Getting kids ready in the morning can be stressful, but when you add an ADHD diagnosis to the mix, it becomes exponentially more so. Yet, while mornings can be challenging, doesn’t mean everyone must be a fight, filled with nagging and frustration. Here are some tips to help school the morning routine for kids with ADHD.
Nailing the Morning Routine for Kids with ADHD:
I’m sure you’ve heard this a million times, but simply writing down the routine might not be enough for your child with ADHD.
Some lists don’t work because they are in the wrong location. When I first wrote out a morning routine for my then preschooler, I posted the list on the refrigerator. He would start out strong, by eating breakfast, the first thing on the list. No problem there! The next steps were to brush teeth and get dressed. That’s where he started getting lost in the routine. First of all, at that time, my 4-year-old could not follow two-step directions, so to expect him to take two to-dos in his head and accomplish both was setting him up for failure. Also, because the list was in the kitchen, and the toothbrush was in the bathroom on a different floor, the list was no longer working for him. It was a prime example of out of sight out of mind. To solve this problem, we put his morning routine on index cards and put them on a ring binder
that he could take along with him.
The other option is to make two lists: one for upstairs and one for downstairs. Also, group all upstairs tasks together. Have your child get dressed, and brush teeth and hair before he/she comes down for breakfast. Even though I like to brush my teeth after breakfast, for my ADHD child, extra trips up and down the stairs in the morning sometimes led to teeth going unbrushed since he would get lost along the way. For us, the act of brushing teeth was more important than the ideal time for brushing teeth.
If your current morning routine list isn’t working for your child, it’s possible that the list is too passive. Add an action to it! Write out the list on a whiteboard, so they can cross out items or put a checkmark next to the completed tasks. Or, use a chart that allows them to move each task from the To Do column to the Done column. Magnet charts or charts with cards attached to dual-sided velcro tape work well for this.
If the novelty has worn off, the morning routine chart can stop being effective if your child has simply become bored with it. Switch it up and create a new chart or to-do list to get back on track.
Transitioning Kids with ADHD
Transitions are tough for ADHD kiddos, especially if they must transition from a preferred task, eating a delicious breakfast for example, to a non-preferred task such as putting on shoes and tying laces.
Give your child lots of warning about the next task coming up to help them transition. For example, you might say, ten minutes till we go to the school bus, five minutes till we go to the school bus etc…”
Put a preferred task at the end of the routine to give your child something to look forward to. Perhaps you will skip to the school bus, or you’ll let them push their baby sister in the stroller on the way to bus stop.
While it might seem odd to dole out praise for a seemingly simple task, for a child with ADHD completing an undesired task is no small feat.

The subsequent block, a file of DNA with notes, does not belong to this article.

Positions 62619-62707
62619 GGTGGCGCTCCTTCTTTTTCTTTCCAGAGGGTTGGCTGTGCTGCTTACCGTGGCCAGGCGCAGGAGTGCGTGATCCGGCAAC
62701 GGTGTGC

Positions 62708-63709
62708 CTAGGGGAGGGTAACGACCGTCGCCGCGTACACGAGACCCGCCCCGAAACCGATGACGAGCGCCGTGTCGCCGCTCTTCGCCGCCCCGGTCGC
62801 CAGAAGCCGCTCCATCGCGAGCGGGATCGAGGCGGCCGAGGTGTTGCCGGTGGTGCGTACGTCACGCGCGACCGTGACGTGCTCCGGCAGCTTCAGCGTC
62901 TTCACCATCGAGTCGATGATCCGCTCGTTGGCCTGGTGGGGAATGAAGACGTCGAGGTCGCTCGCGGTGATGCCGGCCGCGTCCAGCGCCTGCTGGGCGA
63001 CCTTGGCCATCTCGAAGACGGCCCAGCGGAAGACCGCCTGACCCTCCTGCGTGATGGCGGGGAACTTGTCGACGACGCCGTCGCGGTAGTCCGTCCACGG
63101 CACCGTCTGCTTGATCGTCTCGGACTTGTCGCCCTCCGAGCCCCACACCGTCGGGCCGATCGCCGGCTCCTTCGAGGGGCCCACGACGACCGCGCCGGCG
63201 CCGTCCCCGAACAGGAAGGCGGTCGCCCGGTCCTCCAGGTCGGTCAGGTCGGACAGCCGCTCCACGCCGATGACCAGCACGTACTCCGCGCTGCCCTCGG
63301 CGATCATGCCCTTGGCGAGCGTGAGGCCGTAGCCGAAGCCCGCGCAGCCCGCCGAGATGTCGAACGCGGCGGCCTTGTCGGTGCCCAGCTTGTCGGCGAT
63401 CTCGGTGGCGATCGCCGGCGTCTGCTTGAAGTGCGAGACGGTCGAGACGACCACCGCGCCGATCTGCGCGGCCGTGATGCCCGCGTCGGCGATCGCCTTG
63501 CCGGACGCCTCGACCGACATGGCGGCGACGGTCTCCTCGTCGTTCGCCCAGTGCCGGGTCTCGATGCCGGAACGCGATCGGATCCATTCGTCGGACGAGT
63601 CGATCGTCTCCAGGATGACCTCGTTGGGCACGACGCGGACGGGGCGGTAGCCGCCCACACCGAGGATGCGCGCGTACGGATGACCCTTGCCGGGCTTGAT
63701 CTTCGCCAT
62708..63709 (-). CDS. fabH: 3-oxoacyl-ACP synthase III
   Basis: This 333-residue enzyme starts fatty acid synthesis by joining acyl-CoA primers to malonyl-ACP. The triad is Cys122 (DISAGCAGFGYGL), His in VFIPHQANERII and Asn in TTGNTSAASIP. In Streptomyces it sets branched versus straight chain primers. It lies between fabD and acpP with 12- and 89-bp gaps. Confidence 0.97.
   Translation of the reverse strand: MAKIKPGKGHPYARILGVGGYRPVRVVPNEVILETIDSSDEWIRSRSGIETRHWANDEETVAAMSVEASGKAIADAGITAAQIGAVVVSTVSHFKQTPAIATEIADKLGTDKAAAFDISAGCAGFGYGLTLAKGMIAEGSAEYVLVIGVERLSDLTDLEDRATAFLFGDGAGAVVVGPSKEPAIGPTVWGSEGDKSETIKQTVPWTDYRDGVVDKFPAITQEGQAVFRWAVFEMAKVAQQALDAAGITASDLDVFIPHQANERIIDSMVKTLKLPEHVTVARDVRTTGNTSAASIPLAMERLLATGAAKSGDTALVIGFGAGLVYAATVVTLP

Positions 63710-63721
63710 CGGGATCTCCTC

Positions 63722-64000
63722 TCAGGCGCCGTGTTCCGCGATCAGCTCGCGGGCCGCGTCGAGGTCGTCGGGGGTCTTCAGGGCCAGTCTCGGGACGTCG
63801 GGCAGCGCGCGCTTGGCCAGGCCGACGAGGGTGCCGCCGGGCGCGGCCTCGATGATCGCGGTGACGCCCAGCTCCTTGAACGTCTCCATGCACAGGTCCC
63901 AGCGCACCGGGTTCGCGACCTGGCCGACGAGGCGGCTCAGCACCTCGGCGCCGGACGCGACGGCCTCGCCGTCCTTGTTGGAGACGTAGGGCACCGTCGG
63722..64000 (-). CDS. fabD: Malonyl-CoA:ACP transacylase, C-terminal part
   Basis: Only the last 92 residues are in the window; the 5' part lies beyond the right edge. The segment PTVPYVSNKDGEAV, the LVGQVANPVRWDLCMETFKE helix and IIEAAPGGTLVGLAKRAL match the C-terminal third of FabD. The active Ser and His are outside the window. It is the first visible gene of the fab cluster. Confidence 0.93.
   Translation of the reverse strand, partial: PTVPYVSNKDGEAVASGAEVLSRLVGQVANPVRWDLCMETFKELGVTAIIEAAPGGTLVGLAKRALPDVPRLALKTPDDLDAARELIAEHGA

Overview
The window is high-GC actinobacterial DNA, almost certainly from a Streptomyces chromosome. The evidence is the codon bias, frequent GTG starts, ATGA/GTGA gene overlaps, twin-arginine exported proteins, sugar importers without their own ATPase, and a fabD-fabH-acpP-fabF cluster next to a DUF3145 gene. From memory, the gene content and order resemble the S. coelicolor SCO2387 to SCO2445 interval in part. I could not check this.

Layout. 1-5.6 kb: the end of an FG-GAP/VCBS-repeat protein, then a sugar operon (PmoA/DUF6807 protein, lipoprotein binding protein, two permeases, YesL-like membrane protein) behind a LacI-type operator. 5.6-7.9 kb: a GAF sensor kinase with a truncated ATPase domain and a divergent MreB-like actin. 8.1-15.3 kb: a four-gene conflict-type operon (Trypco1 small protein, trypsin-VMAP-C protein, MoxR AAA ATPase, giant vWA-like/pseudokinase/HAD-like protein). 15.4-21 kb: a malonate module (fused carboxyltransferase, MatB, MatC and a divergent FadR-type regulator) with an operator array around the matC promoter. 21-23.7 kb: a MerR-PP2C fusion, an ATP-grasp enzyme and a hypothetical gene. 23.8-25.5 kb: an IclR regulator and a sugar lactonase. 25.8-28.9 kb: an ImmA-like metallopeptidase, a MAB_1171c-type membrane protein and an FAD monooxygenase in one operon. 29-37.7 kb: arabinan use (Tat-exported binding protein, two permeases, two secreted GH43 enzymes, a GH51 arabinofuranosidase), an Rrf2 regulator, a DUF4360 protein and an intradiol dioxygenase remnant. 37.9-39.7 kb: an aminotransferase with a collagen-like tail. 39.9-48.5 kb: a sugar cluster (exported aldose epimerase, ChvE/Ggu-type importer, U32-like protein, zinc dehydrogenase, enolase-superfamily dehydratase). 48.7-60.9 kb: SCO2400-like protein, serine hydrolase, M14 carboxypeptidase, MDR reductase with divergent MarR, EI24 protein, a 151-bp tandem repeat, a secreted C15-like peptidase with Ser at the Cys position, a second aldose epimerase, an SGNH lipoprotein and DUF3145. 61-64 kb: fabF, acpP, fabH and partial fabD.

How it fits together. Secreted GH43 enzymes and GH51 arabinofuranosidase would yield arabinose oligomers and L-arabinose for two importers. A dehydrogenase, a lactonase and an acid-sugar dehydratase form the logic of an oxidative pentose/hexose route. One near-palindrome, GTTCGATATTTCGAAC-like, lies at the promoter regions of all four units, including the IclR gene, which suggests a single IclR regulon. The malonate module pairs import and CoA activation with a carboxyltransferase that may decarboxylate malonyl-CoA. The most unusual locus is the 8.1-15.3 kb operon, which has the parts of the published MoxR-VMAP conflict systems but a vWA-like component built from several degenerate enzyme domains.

Don’t be afraid to say things like: “I like how you put both shoes on before you moved on to the next step and remembered to put the cap back on the toothpaste; great job!” “Thank you for putting your pajamas in the hamper.”
For a child that has difficulty getting ready, know that their normal is probably lots of negative feedback, so these positive words go a long way to keep the morale up in the morning.
Consider a Consequence or a Reward
Perhaps to keep your child on task in the morning, you might offer a reward. This way, you can remind your child of the prize to come as you are referring him or her back to his task list.
Consequences work! If any of my children miss the bus because they are doing something they aren’t supposed to be doing, like reading instead of getting ready, they lose their screen time for that evening. For my family, this works well since my kids are totally screen motivated! Of course they don’t lose their screens if I didn’t get them up in time, or they were just having a difficult morning and were
slow to get moving. I save this big consequence for when they are blatantly ignoring their list.
Focus on the Progress. Look at what your child can do now compared to a year ago. Yes, my inattentive kiddos are slower to get ready and a little more scattered than their siblings who don’t have ADHD, but instead of comparing them to their siblings, I compare them to themselves a year ago. When my oldest was in preschool, I still had to help him pick out his clothes and get dressed. At the time, I was frustrated because I thought he should be able to do this on his own. But, by kindergarten, he was able to manage this on his own with no reminders. In Kindergarten, he still needed help in the morning staying on track, but instead of getting frustrated, I would think back on how far he had come and appreciated each new skill he could handle on his own. Helping them now doesn’t mean that you’ll have to help them forever.
Hopefully these tips will help your morning routine for kids with ADHD run more smoothly! If you have any tips that work well for your family, I’d love to hear them! Please add a comment below!
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